Yes, a bean-laden vegan diet is likely to cause a larger volume of flatulence.
A 2011 study published in BMC Nutrition concluded that incorporating beans (an important staple food for vegans) has the potential to increase flatulence, but for many people this effect may only be temporary.
First, perception of flatulence increase is variable by bean type and across individuals. Second, after a few weeks of daily bean consumption, people perceive that flatulence occurrence returns to normal levels. Third, a small percentage of individuals may be bothered by increased flatulence regardless of the length of time they consume legumes.
The mechanism by which flatulence is affected is well understood.
Most legumes contain relatively high amounts of both dietary fiber and resistant starches. The soluble oligosaccharides found in legumes are not digestible by human intestinal enzymes alone. Instead, oligosaccharides such as raffinose and stachyose are broken down by bacterial fermentation in the intestines. Although some rectal gas is due to the ingestion of air, the majority of flatulence is produced from bacterial fermentation. The byproducts of this degradation are hydrogen, carbon dioxide, methane, and sometimes sulfur, depending upon the bacteria. Normal intestinal processes move these gases out of the body in the form of flatus. Removal or alteration of the oligosaccharide content of legumes will reduce the amount of gas produced.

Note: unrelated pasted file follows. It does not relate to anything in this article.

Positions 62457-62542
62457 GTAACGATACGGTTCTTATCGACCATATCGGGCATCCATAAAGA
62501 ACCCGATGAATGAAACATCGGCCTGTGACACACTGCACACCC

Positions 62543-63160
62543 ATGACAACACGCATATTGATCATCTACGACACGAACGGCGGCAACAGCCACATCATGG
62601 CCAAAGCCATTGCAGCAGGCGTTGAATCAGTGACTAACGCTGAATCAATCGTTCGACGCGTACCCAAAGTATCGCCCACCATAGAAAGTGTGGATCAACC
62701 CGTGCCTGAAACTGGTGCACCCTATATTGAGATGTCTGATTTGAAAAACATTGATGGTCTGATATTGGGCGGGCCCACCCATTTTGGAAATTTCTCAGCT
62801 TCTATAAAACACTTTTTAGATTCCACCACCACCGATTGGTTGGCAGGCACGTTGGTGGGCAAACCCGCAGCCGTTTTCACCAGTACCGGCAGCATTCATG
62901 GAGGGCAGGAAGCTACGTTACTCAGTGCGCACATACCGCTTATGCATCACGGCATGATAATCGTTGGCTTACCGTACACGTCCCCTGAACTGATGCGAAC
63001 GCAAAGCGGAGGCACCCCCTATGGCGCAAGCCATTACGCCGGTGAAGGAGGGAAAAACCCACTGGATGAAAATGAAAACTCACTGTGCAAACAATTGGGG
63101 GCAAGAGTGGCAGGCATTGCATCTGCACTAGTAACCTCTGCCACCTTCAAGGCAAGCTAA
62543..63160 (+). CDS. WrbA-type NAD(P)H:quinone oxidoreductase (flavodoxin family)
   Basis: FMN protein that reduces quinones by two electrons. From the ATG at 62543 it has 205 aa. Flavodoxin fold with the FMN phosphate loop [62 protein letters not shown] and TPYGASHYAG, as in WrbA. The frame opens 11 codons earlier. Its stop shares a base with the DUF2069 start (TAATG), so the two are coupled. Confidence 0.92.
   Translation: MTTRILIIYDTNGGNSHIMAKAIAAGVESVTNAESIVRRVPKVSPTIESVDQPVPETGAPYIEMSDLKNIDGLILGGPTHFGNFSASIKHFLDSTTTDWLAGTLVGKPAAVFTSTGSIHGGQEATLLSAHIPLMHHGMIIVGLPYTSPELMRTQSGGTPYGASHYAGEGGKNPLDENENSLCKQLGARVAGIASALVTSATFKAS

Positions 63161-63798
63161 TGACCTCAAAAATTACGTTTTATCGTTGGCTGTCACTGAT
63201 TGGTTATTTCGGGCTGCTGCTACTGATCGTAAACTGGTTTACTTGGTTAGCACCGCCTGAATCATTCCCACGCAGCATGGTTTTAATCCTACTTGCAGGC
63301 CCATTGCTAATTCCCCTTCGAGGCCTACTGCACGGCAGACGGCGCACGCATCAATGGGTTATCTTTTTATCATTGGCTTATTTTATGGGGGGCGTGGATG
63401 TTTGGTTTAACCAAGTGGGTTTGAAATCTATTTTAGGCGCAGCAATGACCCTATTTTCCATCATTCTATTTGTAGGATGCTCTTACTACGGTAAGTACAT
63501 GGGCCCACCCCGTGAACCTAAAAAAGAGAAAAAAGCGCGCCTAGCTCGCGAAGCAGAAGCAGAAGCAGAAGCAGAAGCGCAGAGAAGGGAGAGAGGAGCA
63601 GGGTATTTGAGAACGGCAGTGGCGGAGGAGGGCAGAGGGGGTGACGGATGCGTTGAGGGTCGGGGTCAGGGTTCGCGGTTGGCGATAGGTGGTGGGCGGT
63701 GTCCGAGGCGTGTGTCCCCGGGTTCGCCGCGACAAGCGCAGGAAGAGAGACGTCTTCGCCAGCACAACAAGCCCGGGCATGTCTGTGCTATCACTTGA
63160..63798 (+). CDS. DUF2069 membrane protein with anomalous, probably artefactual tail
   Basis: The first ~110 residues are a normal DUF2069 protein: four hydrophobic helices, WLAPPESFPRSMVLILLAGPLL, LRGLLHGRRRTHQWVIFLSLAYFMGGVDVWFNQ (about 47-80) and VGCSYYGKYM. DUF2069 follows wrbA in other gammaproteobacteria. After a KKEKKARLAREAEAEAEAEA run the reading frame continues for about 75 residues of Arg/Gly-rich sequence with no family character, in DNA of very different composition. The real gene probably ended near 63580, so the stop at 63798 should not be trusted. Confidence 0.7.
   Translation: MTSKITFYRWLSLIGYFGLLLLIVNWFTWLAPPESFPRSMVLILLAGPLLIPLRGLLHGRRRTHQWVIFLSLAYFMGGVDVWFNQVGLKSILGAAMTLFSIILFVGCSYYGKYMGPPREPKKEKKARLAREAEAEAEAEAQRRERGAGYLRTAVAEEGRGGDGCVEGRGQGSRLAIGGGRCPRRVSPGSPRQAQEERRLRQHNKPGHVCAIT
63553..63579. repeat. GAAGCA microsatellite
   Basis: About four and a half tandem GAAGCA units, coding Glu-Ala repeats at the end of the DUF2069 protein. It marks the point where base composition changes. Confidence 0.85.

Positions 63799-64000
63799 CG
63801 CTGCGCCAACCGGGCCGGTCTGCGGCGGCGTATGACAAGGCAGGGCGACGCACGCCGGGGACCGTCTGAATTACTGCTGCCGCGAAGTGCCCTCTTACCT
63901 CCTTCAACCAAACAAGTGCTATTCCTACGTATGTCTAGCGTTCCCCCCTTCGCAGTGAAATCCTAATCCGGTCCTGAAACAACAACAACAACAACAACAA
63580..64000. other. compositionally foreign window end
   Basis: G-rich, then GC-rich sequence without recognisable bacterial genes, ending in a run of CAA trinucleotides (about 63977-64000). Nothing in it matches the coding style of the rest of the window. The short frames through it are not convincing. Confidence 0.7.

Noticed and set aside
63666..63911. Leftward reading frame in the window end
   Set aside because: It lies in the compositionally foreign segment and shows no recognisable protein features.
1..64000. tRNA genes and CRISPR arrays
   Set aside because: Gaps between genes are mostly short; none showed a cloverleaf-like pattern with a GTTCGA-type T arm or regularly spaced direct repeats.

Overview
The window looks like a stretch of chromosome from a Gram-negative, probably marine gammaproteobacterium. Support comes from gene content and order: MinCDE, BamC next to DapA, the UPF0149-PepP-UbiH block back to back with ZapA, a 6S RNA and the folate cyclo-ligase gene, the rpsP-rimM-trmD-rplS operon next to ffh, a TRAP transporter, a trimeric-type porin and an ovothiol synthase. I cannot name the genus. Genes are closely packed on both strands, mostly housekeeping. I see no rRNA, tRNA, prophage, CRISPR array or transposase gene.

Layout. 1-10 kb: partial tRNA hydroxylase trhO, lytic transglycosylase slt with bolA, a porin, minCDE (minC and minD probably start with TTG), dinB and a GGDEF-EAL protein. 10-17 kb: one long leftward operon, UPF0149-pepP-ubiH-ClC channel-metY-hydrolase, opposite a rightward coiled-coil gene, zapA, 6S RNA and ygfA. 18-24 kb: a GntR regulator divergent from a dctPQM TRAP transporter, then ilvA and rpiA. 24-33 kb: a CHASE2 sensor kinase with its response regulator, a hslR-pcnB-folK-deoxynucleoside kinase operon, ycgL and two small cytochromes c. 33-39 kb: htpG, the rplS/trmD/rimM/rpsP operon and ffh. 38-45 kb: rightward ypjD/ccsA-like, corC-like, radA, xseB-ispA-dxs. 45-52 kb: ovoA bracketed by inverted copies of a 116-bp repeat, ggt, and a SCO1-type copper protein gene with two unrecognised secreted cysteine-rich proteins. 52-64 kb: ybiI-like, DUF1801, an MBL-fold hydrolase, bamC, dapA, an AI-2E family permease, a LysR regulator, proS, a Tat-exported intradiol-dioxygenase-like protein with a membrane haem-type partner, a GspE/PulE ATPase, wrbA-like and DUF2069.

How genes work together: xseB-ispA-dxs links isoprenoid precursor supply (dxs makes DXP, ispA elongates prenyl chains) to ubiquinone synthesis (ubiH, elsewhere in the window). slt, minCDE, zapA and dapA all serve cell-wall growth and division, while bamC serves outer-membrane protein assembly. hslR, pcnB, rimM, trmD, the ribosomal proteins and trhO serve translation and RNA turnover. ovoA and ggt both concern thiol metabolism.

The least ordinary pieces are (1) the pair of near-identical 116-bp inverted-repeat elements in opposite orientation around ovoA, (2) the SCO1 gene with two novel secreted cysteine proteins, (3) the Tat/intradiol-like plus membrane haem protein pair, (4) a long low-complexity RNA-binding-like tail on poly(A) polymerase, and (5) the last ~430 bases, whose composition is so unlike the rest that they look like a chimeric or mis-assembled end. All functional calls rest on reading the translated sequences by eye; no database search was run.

A 1966 study called Effects of various soybean products on flatulence in the adult man showed that soy protein and soy fat are not significantly associated with flatulence production. Another 1966 study called Effects of Bean Diets on Concentration of Carbon Dioxide in Flatus concluded:
A direct relation exists between the volume of flatus produced and the volume of beans consumed in amounts of 27 per cent or more of the diet. The principal gas accountable for the increased flatus volume is carbon dioxide.
Beans can (and are) processed in various ways to reduce the amount of flatus produced.
- Fermenting soybeans to produce natto and tempeh greatly reduces oligosaccharides.
- Tofu has most (but not all) of the oligosaccharides removed, so that it causes less gas than eating an equivalent number of soybeans directly.
In conclusion, yes a vegan diet is very probably associated with a higher volume of flatulence due to the increased inclusion of beans, although results are likely to vary between individuals and even over time for a particular individual.